Outlining reading assignments from college textbooks allows you to accomplish two tasks at once. First, outlines help students to better understand and retain material in the textbook's chapters. Second, creating the outline provides the student with an instant study guide for course exams. Effective outlining requires you to be an active rather than a passive reader.
Look to see if there is a summary at the conclusion of your chapter. Reading the summary first will allow you to preview the content and prepare your mind for what's ahead.
Read the chapter over the course of several reading periods rather than trying to read the whole thing at once. This will help you retain the information. Trying to cram the reading of a chapter into one sitting won't allow you to soak in what you need to know to develop an outline.
Underline key points and write notes in your textbook as you go.
Use chapter and section headings in the course text as headings for the outline. It helps to turn section headings into questions and then use the related text to answer the question. For example, a textbook section titled "Articles of Confederation" could be altered to an outline heading such as "What were the Articles of Confederation?" After each heading, summarize the textbook's answer to the question.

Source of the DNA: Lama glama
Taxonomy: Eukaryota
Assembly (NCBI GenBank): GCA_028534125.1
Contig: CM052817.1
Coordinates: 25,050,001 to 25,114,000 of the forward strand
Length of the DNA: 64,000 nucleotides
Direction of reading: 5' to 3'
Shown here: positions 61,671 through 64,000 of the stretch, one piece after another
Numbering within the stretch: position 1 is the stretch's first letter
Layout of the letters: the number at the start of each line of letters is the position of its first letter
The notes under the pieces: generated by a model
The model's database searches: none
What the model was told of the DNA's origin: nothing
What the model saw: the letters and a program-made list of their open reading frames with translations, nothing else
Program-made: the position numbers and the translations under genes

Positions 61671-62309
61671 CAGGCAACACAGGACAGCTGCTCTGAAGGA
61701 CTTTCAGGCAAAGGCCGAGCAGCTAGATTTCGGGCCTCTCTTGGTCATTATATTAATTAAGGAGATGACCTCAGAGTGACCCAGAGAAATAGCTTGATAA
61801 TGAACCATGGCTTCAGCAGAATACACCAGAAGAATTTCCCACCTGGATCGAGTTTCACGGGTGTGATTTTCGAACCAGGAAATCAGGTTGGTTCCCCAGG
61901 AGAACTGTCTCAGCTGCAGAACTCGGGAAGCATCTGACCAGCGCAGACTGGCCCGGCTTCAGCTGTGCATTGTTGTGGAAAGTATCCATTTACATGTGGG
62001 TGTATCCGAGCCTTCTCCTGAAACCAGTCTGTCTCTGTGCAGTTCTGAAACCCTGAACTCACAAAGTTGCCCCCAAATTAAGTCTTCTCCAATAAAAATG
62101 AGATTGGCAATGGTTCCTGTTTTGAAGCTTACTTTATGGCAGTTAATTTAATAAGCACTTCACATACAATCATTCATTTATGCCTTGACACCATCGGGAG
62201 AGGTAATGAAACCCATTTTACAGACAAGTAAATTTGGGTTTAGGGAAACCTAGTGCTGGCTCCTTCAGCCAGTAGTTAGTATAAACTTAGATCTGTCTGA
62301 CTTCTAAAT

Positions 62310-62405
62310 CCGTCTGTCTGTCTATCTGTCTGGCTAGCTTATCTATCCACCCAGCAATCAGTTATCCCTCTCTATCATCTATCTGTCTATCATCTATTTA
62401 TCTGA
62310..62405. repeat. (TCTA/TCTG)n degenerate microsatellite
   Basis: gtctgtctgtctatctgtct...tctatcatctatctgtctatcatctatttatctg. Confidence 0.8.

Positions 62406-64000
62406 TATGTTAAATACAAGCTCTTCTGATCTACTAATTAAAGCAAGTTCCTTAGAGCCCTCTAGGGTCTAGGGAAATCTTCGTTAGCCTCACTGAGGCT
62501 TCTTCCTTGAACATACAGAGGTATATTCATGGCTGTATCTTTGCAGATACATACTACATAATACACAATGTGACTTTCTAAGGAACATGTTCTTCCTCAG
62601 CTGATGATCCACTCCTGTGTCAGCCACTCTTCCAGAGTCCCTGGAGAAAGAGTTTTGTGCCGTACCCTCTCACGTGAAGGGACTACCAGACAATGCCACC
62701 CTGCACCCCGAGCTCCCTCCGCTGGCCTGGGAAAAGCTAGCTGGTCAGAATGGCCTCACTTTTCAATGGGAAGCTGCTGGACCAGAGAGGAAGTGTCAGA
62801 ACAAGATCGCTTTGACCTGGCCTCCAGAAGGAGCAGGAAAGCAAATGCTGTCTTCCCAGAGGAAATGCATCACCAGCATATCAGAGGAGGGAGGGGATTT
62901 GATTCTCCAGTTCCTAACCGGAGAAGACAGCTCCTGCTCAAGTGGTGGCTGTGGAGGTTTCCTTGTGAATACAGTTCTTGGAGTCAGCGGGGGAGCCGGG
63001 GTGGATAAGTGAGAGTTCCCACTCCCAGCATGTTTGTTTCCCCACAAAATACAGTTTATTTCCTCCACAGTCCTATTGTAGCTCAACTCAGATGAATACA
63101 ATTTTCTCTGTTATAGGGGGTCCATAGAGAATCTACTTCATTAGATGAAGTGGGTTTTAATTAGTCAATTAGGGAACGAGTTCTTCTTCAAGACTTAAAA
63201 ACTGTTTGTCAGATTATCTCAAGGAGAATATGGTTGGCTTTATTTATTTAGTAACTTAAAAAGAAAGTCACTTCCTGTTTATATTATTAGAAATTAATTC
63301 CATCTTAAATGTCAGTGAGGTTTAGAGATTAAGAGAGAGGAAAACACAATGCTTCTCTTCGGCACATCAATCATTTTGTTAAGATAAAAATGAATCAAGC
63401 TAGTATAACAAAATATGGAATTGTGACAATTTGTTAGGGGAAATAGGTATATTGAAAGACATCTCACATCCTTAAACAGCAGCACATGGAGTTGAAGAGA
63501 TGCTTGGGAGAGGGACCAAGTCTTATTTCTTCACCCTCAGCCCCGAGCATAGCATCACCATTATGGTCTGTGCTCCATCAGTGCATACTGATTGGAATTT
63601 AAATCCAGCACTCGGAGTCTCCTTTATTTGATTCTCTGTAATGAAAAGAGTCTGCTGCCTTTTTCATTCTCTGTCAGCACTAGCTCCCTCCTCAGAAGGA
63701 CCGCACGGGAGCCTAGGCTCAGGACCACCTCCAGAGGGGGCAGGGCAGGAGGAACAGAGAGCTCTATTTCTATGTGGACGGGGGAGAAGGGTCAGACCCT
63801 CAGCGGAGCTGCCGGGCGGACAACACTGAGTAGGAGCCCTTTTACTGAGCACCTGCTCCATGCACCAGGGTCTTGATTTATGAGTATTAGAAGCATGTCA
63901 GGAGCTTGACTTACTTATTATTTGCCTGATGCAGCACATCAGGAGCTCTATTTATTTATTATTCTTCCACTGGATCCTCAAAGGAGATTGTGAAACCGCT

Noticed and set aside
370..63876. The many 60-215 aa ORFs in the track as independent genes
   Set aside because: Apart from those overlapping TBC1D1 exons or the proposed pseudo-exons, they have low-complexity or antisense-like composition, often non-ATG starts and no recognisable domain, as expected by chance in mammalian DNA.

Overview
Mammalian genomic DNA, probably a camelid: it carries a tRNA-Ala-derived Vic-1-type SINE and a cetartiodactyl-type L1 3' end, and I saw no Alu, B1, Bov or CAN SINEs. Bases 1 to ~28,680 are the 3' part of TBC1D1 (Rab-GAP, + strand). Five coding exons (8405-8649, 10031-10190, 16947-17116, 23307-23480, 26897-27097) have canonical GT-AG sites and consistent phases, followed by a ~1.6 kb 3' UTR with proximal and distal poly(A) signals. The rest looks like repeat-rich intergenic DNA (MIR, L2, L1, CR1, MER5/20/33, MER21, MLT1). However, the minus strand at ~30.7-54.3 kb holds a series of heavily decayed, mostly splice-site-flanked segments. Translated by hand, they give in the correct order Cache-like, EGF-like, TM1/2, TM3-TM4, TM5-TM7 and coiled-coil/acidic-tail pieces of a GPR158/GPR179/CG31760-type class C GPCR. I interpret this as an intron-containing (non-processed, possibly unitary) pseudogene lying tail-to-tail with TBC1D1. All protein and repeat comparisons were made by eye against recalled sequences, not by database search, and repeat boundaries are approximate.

Have your professor look over your outline to ensure summaries are on point. This is an important step, which could significantly increase your understanding of text material. Ask professors if you interpreted the readings correctly. Ask professors if you missed anything in your summarizing of the text.
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